What is a settlement conference?
Every family law case has to have a settlement conference if the parties (you and your partner) cannot agree on your issues.
The judge at each settlement conference has 2 main goals. Their first goal is to see whether some or all of the case can be settled permanently, without going further in the court process.
Their second goal is to make sure that all the information and documents that a trial judge needs to make a decision on your case have been exchanged and that the case is ready to go to trial.
Before your settlement conference
You have to send certain court forms to the other party and file them with the court before your settlement conference. This includes:
- Your Form 17C: Settlement Conference Brief
- If your case involves a claim for equalization of property, your Form 13B: Net Family Property Statement, and updates to your Form 13.1: Financial Statement, your Form 13A Certificate of Disclosure
- If your case involves support issues, updates to your Form 13/13.1: Financial Statement, your Form 13A Certificate of Disclosure
If your case involves property or support issues, you also have to share your financial documents before your settlement conference. This includes the documents that are required before your support or property calculations can be prepared (including Income Tax Returns, proof of current income, assets and debts). These documents should be sent to the other party as soon as possible. This will avoid delays in discussing a resolution of the issues.
At least 3 days before your case conference, you must tell the court that you want your conference to proceed. You do this by filing a Form 17F: Confirmation of Conference that tells the judge the issues you would like to address and the documents the judge should review. If you or the other party don’t file this form, you will need the judge’s permission to go ahead with the conference.
At your settlement conference
At your settlement conference, the judge looks at the evidence and listens to what each of you have to say. You will be expected to speak truthfully and politely to everyone at the conference – the judge, the lawyers and your partner.
The judge at the settlement conference should give suggestions for how the issues could be resolved. They can also tell you how another judge is likely to decide the issues if you go to trial. It is a good idea for you and your partner to try to agree to resolve the issues based on the judge’s recommendations. This helps avoid extra steps in the court process.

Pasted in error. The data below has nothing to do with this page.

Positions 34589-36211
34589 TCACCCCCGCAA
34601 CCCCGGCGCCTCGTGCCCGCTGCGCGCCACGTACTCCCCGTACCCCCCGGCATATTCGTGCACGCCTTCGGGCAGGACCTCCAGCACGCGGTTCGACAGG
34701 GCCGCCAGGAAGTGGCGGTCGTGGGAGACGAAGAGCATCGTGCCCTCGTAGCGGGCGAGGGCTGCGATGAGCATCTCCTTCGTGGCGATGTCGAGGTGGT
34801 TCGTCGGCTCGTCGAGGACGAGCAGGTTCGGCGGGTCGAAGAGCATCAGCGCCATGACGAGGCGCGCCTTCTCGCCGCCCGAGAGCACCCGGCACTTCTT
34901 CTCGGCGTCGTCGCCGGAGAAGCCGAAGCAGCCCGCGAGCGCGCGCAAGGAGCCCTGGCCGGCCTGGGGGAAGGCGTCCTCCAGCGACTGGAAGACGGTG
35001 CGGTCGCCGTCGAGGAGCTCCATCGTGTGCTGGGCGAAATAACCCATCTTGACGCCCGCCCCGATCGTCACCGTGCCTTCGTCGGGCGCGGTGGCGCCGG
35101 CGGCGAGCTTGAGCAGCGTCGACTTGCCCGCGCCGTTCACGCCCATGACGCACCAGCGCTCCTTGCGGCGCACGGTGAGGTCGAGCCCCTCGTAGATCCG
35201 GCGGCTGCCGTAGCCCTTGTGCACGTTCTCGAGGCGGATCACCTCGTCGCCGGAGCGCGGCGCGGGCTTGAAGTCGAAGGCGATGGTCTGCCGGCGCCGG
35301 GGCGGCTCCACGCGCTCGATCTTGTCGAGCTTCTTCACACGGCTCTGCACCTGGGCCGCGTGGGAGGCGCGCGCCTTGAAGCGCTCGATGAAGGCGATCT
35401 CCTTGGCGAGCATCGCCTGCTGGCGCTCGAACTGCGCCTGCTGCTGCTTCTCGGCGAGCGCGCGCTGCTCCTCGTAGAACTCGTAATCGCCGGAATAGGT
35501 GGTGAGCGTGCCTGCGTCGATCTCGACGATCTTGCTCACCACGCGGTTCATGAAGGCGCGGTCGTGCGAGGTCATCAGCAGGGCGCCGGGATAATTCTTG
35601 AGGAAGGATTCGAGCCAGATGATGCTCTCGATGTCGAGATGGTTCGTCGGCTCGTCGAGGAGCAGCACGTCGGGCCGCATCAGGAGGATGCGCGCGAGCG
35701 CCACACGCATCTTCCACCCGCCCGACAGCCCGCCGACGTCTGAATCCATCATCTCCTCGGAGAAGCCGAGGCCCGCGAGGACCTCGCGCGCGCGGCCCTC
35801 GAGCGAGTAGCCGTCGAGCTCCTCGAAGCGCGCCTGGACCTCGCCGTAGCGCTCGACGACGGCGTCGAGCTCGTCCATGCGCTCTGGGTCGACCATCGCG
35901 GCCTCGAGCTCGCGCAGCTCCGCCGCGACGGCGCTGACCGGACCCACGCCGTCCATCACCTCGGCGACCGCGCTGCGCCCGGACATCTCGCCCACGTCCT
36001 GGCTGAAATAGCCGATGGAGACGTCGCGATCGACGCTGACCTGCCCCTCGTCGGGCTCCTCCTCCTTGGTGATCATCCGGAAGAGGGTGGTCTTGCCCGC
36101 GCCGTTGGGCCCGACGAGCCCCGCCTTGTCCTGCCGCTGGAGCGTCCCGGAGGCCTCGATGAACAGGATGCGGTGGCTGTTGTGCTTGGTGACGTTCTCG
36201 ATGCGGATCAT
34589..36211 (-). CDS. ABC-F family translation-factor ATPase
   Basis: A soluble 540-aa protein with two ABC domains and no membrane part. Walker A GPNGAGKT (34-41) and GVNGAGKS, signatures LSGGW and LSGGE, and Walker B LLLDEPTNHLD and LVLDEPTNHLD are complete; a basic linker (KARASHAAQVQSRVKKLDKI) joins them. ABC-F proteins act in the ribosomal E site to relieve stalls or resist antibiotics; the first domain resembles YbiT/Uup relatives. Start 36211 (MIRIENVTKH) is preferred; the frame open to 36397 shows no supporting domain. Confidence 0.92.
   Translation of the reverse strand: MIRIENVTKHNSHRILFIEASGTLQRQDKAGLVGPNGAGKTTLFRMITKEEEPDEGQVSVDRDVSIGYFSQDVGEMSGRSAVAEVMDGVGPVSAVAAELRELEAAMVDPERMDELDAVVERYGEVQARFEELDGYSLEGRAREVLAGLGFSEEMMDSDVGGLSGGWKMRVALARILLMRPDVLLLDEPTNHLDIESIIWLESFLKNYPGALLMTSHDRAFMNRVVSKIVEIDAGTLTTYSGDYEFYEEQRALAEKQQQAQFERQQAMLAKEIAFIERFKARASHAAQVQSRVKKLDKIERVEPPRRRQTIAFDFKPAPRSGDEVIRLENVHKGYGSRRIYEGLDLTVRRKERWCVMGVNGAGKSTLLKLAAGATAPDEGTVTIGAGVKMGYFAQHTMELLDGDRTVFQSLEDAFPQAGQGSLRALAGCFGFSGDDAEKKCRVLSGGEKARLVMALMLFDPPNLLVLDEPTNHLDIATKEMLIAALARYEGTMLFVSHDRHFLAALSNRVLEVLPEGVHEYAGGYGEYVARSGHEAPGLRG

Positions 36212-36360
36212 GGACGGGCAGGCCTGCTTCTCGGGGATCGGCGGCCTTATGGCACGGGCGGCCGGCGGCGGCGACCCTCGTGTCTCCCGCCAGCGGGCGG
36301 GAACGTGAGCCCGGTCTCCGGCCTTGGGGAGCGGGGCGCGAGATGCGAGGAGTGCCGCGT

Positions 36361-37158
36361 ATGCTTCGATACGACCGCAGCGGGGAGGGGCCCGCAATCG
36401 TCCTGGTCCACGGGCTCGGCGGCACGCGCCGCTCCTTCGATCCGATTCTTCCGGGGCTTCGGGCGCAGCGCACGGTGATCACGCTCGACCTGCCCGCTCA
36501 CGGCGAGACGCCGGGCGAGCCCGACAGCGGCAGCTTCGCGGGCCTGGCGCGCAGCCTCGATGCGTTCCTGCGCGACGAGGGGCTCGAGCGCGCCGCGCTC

The judge’s recommendations at a settlement conference are not binding. This means you don’t have to agree with the judge’s recommendations for settlement.
The judge at your trial may or may not make the same decisions as the judge at your settlement conference. A judge’s decision is based on many things including the evidence that each party presents to the court.
If you and your partner do not resolve your issues at your settlement conference, the next step may be another settlement conference or a trial scheduling conference. If you haven’t done so already, both parties will need to complete the Trial Scheduling Endorsement Form at the end of the settlement conference. This form addresses the issues that have not been resolved, the witnesses that will speak to those issues and other issues relating to the trial.
Each settlement conference is private and confidential. Everything that anybody says and any opinions given cannot be used outside this conference. Only a written agreement or orders that are made at your conference can be referred to later in your court case.
At the end of your conference, the judge makes a note (or endorsement) in your file to say the conference took place and any orders were made. You should get a copy of the endorsement.
The judge may record the conference for their use. You can get a copy of this recording only with a judge’s consent or a court order. This is only given in rare situations.